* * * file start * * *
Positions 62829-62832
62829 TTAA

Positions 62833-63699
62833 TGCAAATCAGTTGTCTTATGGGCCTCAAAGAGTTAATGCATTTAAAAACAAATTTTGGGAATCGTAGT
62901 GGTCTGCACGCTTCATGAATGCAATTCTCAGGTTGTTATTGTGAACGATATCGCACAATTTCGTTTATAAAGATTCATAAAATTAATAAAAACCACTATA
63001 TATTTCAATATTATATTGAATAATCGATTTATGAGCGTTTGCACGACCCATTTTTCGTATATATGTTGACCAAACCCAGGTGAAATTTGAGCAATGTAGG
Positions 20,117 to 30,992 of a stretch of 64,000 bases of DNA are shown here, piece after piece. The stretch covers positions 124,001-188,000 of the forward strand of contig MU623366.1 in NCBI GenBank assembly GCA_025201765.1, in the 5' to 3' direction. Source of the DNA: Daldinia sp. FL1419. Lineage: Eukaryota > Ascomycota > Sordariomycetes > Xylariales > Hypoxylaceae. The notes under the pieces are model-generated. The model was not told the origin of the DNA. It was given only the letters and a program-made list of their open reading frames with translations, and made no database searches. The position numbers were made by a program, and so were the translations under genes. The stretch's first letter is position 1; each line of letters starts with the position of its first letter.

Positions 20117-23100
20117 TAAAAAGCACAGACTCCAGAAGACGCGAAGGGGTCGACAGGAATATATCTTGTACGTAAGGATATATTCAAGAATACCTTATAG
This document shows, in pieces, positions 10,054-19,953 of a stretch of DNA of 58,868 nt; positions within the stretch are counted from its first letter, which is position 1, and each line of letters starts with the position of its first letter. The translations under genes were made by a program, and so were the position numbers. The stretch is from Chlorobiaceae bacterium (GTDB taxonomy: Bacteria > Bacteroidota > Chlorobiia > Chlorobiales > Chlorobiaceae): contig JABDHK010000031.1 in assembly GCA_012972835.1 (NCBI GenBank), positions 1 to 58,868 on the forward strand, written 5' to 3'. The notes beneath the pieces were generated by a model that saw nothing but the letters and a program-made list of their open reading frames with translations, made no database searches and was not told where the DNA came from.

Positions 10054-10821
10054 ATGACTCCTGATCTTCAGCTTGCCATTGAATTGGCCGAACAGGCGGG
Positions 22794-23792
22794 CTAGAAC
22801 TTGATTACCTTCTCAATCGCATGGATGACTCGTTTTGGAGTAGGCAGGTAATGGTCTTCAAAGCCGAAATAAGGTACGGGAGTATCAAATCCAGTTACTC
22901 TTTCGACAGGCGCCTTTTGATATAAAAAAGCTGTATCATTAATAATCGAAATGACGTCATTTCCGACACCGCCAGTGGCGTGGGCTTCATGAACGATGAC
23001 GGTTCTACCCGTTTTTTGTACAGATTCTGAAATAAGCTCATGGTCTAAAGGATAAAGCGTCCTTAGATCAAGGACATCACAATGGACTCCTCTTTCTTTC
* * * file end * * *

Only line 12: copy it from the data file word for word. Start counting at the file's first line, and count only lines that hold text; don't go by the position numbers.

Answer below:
10054 ATGACTCCTGATCTTCAGCTTGCCATTGAATTGGCCGAACAGGCGGG